Brexit CHAOS triggers reluctant backing for Theresa May's deal – 'Only game in town'

Talks are continuing with the DUP, which said there were “still issues to be discussed” with ministers about the deal and the contentious Irish backstop measures. Though Mrs May’s hopes of getting a Brexit divorce deal through parliament were given a boost on Saturday after a report that the Northern Irish party propping up her government might move towards backing her deal. The DUP is close to changing its position for the first time after receiving a promise that the government would put into law a requirement that there be no divergence between Northern Ireland and Britain, the Spectator magazine said.

There are also signs that Eurosceptic Conservative Party resistance is softening, with backbencher Daniel Kawczynski the latest rebel MP to say they will now back the Prime Minister’s plan.

But so far the number of Tories publicly switching positions has amounted to a trickle rather than the flood the Prime Minister needs to overturn the 149-vote defeat for the deal she suffered on Tuesday.

Shrewsbury and Atcham MP Mr Kawczynski acknowledged that the Prime Minister’s deal was now the “only game in town”.

He said after talks with local Tories, farmers and businesses: “Do we continue to obstruct and risk no Brexit? I doubt I can take that risk.

His comments came after former cabinet minister Esther McVey, who resigned over the Brexit deal, suggested she and other MPs could now back it, even though it was “rubbish”.

And North Wiltshire MP James Gray appealed to fellow members of the Brexiteer European Research Group (ERG) to get the “obnoxious” deal over the line because it was “the only way we can achieve anything which even vaguely resembles the Brexit that 17.4 million people voted for”.

But other ERG figures played down the prospect of large numbers swinging behind the deal when it is brought back for a vote.

Meanwhile, talks continued with the DUP, but the party stressed that the presence of Chancellor Philip Hammond at a meeting on Friday did not mean that money was an issue.

A spokesman said: “We are in discussions with the Government to ensure Northern Ireland is not separated out from the rest of the United Kingdom as we leave the European Union.

“Contrary to some reports we are not discussing cash. 

“There are still issues to be addressed in our discussions.”

Labour’s John McDonnell indicated that MPs would “move heaven and Earth” to block a no-deal Brexit and continued to suggest the party could back a call to put a Brexit deal to a public vote.

He said: “We are working with Peter Kyle and Phil Wilson, they have their amendment, which was about going back to the people with whatever was agreed in Parliament, so we’ve said we would support that if it comes back, and it may well be this week but it will be down to the tactics they want to pursue, because they will only push that when they think they’ve got a realistic prospect of winning.”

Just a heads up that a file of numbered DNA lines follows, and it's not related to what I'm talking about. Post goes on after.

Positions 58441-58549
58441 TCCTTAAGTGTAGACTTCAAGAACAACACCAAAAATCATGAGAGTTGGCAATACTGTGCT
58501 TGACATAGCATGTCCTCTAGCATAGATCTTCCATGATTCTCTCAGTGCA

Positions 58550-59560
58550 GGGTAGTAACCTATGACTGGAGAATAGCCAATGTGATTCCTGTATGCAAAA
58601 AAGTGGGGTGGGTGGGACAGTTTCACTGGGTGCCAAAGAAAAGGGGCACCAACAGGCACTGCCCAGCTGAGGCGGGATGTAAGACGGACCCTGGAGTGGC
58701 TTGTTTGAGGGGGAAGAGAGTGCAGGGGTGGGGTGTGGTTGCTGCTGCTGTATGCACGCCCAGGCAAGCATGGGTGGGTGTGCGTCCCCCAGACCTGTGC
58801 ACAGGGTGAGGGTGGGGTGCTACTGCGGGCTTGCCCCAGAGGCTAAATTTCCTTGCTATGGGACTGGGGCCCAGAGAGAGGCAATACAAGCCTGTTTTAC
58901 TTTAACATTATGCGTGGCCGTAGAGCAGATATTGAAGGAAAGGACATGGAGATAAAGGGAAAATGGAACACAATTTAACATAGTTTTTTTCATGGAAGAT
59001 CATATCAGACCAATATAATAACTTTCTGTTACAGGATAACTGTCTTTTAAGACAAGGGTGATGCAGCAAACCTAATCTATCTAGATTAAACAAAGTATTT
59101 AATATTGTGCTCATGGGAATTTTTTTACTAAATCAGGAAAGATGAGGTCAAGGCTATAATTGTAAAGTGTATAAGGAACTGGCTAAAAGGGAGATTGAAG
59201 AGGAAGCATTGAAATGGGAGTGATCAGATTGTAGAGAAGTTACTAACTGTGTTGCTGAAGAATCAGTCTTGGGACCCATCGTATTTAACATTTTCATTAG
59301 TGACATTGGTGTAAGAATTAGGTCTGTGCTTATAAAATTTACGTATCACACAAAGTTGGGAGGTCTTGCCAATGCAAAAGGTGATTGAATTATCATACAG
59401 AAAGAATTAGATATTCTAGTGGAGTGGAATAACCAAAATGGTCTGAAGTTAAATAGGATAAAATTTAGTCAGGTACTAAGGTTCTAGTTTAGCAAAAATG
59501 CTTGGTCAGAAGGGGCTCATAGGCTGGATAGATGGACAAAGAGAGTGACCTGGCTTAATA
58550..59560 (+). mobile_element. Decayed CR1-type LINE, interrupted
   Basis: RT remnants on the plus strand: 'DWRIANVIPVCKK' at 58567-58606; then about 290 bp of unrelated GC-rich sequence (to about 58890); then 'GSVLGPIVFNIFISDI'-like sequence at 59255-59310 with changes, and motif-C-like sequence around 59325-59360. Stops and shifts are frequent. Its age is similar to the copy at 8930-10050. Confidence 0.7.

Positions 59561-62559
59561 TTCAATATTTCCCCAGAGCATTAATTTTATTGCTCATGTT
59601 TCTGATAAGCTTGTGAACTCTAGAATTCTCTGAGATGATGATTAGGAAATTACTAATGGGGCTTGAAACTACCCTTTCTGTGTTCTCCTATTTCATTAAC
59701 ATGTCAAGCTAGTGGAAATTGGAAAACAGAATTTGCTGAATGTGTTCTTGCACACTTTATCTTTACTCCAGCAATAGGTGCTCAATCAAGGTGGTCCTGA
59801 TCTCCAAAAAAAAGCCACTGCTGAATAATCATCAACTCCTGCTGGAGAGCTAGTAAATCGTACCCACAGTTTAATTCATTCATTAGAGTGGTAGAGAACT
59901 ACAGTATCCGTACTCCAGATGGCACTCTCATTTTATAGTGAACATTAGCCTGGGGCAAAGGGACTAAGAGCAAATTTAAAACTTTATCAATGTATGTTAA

The prospect of the UK leaving the European Union on March 29 has receded after MPs authorised Theresa May to seek an extension to the Article 50 Brexit process.

Latvian foreign minister Edgars Rinkevics suggested a delay of up to two years could be required if MPs continue to reject the Brexit deal. 

He told the BBC: “Number one priority would be the deal that is reached is passed.

“If it is not the case what we need is clear vision from the UK Government how much time the UK needs to come up with new proposals, new ideas how we proceed. In that case it’s not a couple of months, I believe then we are talking about maybe one or two years.”

European Commission vice-president Frans Timmermans indicated that any extension to Article 50 could be a two-stage process, initially limited to a few weeks unless Mrs May could set out what she wanted to achieve with the extra time.

He told Germany’s Funke newspaper “as long as this isn’t clear, Brexit can only be delayed for a few weeks, solely to avoid a chaotic withdrawal” on March 29.

Documents circulating among EU ambassadors make clear the bloc would terminate the UK’s membership on July 1 if it has not taken part in European Parliament elections.

The draft paper obtained by the Financial Times said Britain has to take part in the May 23-26 votes if it wants an extension of more than three months.

Activists angry at the prospect of a delay to Brexit joined a march with Nigel Farage which left Sunderland in chaotic scenes as they were met by a counter-protest.

Mr Farage said: “If politicians think they can walk all over us, then we’re going to march back and tell them they can’t. Simple as that.”

The March to Leave set off from the North East city on Saturday morning, and will make its way over to London over a 14-day period, arriving in the capital on March 29, where a mass rally will take place on Parliament Square – although Mr Farage will not be completing the full distance.


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